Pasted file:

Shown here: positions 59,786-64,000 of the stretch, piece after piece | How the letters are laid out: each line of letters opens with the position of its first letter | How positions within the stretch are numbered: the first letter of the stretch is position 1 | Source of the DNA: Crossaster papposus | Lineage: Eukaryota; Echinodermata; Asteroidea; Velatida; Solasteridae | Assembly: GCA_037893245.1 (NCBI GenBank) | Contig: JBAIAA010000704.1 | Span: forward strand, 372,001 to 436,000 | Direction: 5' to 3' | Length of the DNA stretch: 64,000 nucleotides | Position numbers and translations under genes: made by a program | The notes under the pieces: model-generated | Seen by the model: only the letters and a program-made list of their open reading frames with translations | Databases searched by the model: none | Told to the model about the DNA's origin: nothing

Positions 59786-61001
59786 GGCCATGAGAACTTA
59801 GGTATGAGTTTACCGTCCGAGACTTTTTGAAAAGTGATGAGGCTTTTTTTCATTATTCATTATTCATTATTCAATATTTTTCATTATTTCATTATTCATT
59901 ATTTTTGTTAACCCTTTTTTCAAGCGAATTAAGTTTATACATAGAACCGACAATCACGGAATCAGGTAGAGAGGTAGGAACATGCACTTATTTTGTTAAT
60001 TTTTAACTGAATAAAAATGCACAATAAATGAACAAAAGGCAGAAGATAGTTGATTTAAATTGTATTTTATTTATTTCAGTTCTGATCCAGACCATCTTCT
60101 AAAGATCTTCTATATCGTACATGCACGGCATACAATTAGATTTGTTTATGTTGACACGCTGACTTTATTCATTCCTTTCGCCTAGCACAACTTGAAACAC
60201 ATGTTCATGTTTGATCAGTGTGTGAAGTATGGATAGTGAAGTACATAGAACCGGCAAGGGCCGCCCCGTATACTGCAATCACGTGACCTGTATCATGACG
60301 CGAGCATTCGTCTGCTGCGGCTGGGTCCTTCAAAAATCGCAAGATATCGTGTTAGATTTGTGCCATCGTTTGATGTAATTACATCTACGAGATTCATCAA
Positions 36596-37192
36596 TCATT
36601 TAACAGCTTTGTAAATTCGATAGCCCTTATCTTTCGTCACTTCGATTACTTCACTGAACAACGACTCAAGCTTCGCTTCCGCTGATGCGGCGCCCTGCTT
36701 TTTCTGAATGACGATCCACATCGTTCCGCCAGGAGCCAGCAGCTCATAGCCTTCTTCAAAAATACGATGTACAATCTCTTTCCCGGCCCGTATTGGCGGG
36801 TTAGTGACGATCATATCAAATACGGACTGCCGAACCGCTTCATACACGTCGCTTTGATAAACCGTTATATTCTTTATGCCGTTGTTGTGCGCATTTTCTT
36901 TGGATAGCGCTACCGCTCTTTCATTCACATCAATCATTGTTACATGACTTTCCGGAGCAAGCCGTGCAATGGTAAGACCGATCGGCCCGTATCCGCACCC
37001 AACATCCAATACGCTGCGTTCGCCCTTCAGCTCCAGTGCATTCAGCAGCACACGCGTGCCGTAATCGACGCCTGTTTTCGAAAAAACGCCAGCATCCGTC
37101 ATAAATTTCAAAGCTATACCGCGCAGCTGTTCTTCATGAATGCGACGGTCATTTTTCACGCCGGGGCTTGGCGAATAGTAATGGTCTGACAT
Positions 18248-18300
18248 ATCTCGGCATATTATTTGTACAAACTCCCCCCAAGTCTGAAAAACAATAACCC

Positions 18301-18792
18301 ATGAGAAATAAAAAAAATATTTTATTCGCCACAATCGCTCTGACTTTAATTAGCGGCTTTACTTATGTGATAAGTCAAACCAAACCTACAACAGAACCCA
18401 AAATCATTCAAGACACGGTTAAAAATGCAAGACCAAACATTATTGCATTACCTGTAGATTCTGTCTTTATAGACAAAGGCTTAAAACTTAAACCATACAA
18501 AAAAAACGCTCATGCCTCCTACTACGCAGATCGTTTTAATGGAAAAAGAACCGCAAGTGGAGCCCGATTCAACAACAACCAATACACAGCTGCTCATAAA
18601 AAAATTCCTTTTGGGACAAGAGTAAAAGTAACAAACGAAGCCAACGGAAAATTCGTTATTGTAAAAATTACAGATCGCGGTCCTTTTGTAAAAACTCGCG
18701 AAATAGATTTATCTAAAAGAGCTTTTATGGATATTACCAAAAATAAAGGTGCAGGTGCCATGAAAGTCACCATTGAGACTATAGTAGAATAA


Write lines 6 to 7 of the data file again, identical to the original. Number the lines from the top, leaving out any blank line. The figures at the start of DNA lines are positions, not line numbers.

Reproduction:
60001 TTTTAACTGAATAAAAATGCACAATAAATGAACAAAAGGCAGAAGATAGTTGATTTAAATTGTATTTTATTTATTTCAGTTCTGATCCAGACCATCTTCT
60101 AAAGATCTTCTATATCGTACATGCACGGCATACAATTAGATTTGTTTATGTTGACACGCTGACTTTATTCATTCCTTTCGCCTAGCACAACTTGAAACAC